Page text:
Traveling abroad can create memories you keep for a lifetime. But with a world of hazards lying beyond your front door, from infectious disease and sunburns to motion sickness and contaminated food, it pays to take precautions. You want to remember your trip for the right reasons — not for the discomfort or illness you suffered along the way.
Check cdc.gov, news reports, and your destination’s local government websites several weeks before takeoff for travel advisories. Find out what diseases are endemic to the area, which vaccines and medications are recommended, and check in with your doctor. Some diseases, like malaria, may require prophylactic medication.
Assess what other risks you might encounter, including high altitude, motion sickness and extreme cold, wind or heat.
Pack a first-aid kit with any medications your doctor recommends. Research the activities you plan to do and be realistic about your fitness level.
Know your travel insurance benefits, especially if you have medical conditions. It’s a good idea to know what medical facilities are in the area and the kind of care they provide.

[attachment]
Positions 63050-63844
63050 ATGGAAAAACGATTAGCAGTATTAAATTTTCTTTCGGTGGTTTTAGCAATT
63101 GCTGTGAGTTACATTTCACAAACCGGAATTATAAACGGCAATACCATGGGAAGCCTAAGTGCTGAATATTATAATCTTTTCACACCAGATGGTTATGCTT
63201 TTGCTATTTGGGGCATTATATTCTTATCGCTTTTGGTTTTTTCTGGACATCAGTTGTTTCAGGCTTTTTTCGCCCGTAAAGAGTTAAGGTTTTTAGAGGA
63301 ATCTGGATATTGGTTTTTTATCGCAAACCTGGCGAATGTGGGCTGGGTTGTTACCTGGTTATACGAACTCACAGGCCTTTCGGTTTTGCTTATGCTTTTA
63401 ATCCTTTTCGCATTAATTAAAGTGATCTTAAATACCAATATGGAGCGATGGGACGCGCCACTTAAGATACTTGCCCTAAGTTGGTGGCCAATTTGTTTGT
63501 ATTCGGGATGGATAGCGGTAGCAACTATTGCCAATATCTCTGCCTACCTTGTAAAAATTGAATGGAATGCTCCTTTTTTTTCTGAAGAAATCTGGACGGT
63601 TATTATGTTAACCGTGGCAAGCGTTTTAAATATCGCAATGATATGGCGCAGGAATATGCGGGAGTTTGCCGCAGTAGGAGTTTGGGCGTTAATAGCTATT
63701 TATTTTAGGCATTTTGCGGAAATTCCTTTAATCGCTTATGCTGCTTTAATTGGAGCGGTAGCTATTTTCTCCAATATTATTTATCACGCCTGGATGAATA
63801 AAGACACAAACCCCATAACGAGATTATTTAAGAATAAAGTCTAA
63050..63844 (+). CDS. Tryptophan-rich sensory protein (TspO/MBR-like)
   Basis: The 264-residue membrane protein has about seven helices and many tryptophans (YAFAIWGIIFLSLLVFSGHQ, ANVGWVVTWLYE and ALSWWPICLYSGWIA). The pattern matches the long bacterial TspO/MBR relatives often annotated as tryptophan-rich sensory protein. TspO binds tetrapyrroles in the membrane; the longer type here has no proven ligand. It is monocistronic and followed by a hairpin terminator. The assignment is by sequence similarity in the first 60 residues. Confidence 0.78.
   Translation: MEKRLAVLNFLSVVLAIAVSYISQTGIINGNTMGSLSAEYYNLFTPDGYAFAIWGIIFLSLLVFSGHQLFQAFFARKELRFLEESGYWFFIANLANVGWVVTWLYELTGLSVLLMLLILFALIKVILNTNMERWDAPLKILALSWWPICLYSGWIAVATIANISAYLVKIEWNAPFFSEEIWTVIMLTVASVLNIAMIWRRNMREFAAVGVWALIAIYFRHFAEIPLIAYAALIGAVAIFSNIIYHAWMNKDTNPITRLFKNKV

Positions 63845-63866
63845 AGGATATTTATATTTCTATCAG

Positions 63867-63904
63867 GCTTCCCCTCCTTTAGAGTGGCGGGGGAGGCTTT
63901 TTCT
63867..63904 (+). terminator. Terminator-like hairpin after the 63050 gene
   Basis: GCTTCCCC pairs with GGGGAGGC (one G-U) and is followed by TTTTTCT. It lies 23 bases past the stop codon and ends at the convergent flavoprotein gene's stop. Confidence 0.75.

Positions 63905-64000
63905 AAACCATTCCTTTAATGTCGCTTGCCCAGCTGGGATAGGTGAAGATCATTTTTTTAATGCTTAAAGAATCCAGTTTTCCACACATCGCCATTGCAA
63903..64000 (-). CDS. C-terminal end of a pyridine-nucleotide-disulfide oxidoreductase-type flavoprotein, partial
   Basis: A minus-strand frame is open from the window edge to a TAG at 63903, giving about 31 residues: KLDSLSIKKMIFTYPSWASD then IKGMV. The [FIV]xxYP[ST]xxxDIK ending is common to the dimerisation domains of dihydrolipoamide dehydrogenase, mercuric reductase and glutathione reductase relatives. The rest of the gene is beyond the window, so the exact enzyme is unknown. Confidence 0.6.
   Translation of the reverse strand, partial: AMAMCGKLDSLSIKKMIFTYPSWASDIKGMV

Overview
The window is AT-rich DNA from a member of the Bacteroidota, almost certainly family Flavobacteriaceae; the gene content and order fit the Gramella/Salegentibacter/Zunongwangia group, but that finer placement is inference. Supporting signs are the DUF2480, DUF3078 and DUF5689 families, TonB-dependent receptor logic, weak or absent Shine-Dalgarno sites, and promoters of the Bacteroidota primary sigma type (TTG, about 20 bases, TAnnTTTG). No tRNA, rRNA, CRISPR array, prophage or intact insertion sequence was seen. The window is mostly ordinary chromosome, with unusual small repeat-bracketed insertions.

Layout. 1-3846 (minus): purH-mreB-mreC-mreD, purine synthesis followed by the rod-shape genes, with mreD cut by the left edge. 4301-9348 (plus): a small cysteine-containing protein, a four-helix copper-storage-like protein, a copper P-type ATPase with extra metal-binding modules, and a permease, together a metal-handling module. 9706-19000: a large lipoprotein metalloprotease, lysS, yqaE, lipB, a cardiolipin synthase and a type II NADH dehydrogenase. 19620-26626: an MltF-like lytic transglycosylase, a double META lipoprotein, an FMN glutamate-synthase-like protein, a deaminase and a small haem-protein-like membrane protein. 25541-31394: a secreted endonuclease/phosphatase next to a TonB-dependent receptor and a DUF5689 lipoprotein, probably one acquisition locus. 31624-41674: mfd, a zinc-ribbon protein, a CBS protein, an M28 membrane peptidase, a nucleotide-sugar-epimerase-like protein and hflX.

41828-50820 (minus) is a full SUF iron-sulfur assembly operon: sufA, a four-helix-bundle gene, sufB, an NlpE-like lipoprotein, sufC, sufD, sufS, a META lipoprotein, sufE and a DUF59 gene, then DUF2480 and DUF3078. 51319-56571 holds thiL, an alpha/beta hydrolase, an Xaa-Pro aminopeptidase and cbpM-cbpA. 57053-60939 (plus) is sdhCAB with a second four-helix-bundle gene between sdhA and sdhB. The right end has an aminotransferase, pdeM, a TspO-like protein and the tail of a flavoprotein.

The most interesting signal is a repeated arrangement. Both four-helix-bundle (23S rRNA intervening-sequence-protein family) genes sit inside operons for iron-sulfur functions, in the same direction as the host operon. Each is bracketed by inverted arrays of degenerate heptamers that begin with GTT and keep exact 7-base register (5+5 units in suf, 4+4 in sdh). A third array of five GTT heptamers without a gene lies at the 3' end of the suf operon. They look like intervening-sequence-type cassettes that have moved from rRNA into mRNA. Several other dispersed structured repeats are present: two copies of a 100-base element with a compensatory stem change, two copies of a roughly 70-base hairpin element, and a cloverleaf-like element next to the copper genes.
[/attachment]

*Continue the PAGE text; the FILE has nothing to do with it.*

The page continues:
Ensure routine vaccinations, like Tdap and flu, are up to date. If they’re not, Lodhi says, “Most of them can be administered with specific destination-recommended vaccines.”
Seniors and children might need different vaccinations than adults. Allow a minimum of two weeks for vaccines to assume efficacy. Keep a record of your vaccines, and store it with your passport and other essential travel documents.
Prepare for long flights by packing medications in your carry-on and wearing loose clothes. Remember compression stockings, which minimize leg swelling and reduce the risk of a blood clot. Stay hydrated and minimize alcohol intake.
Reduce jet lag by lowering window shades on red-eye flights and set your watch for the time at your destination.
Wash your hands frequently with soap and water, or use hand sanitizer.
Use caution when eating street food. Your gut bacteria won’t be accustomed to the microbes you’ll encounter far from home. In developing countries, stick to bottled water and order drinks with no ice.
Don’t forget insect repellent, sunscreen and clothes that provide coverage from the sun.